Integrating day-to-day communications with emergency response

During the first few minutes of an emergency, before emergency response teams have arrived, occupants are at their most vulnerable, often unaware an emergency is even happening.

According to the FBI, 70 percent of shootings last less than five minutes, and 60 percent end before first responders can arrive.1 In many scenarios, even when law enforcement was present or able to respond, civilians still had to make life or death decisions in those first few minutes.

To help keep students, faculty and staff safe and informed when seconds count, schools must consider the communication and security systems they currently have and how they are utilized during their response to certain emergencies. Paging and intercom systems form the foundation of most communications efforts in a school building and will naturally play a vital role in an emergency response as well. Schools should invest in an integrated system that not only facilitates day-to-day event management and communications, but also is designed and maintained with emergency response in mind.

The Role of Communications in a Crisis

A comprehensive crisis plan includes a reliable, ease-of-access solution for emergency communication. A solution designed for immediate and automatic emergency announcements, which can be combined with other technologies, should be at the heart of an emergency crisis plan.

Regardless of emergency type, schools can utilize emergency communication solutions to send notifications and instructions as quickly as possible to the entire campus and before first responders arrive. This will allow occupants to activate crisis plan actions as well as communicate to offsite district officials and other parties that need to be informed.

Power of Automation

Automated responses and notifications can save valuable time during a crisis, sending the right message and information to all appropriate contacts instantly. Most school paging systems can be upgraded to broadcast automated notifications and responses throughout the campus. These systems are proven and reliable, and ideal mediums for crisis communication as they are used on a daily basis by staff, do not require daily maintenance (like re-charging) and are difficult to disable or disconnect.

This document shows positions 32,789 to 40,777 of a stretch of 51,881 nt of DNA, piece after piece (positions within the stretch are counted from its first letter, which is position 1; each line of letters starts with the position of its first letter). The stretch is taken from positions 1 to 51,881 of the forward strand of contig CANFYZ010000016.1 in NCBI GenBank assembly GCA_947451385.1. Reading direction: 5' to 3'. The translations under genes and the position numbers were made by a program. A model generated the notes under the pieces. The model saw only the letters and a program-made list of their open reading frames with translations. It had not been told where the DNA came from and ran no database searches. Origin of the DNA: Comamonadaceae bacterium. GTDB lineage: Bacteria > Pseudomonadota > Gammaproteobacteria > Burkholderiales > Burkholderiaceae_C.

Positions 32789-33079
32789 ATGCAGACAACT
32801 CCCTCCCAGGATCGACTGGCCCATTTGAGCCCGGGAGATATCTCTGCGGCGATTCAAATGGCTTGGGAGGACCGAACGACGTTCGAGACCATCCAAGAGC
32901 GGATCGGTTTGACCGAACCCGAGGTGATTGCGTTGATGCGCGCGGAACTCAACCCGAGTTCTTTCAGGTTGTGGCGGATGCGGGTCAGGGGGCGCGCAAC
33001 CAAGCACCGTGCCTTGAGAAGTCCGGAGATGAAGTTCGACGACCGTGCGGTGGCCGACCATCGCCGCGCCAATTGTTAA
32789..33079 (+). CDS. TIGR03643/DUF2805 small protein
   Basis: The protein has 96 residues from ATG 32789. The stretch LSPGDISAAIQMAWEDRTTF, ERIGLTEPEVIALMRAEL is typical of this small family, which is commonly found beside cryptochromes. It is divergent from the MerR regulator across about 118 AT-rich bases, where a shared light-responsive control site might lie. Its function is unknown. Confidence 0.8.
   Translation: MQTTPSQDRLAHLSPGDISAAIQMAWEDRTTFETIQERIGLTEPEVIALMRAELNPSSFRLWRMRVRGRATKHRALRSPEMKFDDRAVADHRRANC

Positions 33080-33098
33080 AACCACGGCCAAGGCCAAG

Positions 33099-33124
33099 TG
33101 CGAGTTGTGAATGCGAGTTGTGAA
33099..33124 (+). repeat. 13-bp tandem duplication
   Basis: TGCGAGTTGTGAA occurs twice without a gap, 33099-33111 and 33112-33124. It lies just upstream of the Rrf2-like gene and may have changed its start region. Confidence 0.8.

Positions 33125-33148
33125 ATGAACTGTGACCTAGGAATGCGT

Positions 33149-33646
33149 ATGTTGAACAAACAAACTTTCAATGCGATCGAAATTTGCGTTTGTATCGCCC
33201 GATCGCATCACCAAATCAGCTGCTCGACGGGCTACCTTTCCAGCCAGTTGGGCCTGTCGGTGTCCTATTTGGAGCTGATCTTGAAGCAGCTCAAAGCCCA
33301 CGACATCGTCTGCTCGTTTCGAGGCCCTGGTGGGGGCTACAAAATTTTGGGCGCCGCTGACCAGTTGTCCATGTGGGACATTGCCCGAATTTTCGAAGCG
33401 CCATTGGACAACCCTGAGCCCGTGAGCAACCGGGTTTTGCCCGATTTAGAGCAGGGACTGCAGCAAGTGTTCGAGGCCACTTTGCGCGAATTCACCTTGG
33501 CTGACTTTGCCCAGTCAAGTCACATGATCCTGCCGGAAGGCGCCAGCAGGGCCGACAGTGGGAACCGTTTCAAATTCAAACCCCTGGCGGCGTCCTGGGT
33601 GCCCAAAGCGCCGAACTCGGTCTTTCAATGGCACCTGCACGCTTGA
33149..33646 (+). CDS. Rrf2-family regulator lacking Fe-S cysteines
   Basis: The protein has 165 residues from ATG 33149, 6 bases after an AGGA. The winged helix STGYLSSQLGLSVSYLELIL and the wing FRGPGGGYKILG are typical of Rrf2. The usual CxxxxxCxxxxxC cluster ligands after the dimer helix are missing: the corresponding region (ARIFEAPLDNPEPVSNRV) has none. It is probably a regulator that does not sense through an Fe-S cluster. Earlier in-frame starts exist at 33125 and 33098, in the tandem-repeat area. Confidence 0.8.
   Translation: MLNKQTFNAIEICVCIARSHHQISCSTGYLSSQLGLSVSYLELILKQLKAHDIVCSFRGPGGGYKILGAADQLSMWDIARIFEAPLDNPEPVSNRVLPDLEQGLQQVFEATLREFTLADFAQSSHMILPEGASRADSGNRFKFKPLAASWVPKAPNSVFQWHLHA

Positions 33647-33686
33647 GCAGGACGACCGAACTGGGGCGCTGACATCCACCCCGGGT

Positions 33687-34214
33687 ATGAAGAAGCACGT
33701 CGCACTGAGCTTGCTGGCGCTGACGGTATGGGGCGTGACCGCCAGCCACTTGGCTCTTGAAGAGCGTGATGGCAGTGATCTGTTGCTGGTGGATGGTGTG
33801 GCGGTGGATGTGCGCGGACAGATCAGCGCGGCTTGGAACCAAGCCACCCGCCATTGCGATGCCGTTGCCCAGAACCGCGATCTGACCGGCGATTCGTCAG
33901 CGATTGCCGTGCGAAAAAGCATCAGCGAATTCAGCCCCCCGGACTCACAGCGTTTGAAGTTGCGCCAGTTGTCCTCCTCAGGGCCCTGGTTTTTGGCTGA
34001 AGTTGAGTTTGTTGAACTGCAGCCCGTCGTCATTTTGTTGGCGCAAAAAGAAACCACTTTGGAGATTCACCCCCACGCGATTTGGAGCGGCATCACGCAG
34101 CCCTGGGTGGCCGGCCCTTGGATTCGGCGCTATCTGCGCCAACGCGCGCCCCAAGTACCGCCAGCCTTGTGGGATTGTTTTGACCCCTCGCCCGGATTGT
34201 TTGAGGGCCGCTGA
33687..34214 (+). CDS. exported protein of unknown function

While many schools have installed emergency panic buttons, it is important to map out which functions and other systems the panic button triggers. A list of steps and associated responsibilities should be included in a crisis plan, laying out how best to respond to different situations. Panic buttons within a communications system can be preprogrammed to perform all the appropriate steps, launching an emergency response with a single push. A variety of pre-recorded and automated responses can be triggered via computer, phone or mobile app, including:

  • Building-wide prerecorded audio messages
  • Notification to first responders
  • Message to district office
  • Trigger visual messaging
  • Signal to lock all doors
  • Interface to other security systems

Other Considerations

Newer, IP-based solutions are designed with emergency notification capabilities while offering day-to-day scheduling and event management. Some new systems allow you to augment your existing system to add newer emergency features without immediately replacing working systems.

Look for flexible solutions that are in line with the district’s current technology plan. Systems that are network and software-based, upgradable and standards-based are easily combined with existing infrastructure, allowing for a more seamless adoption.

Likewise, consider how easily the system will be used by staff and faculty, or the level of training required. Leveraging familiar technology that is used daily throughout the school will make it easier to use in the event of an emergency.

Collaborate with systems integrators that specialize in critical communications in schools. We understand the complex communications challenges schools face each day and help institutions manage these complexities by providing specialized communications solutions. Our knowledge of school buildings and district requirements and how they need to communicate both every day and during emergencies ensure our solutions meet the unique needs of each academic institution.

For additional information or a free needs assessment, contact SIGNET Vice President of Engineering Greg Hussey [email protected]. Greg is a security and critical communications expert who has worked for SIGNET for more than 25 years.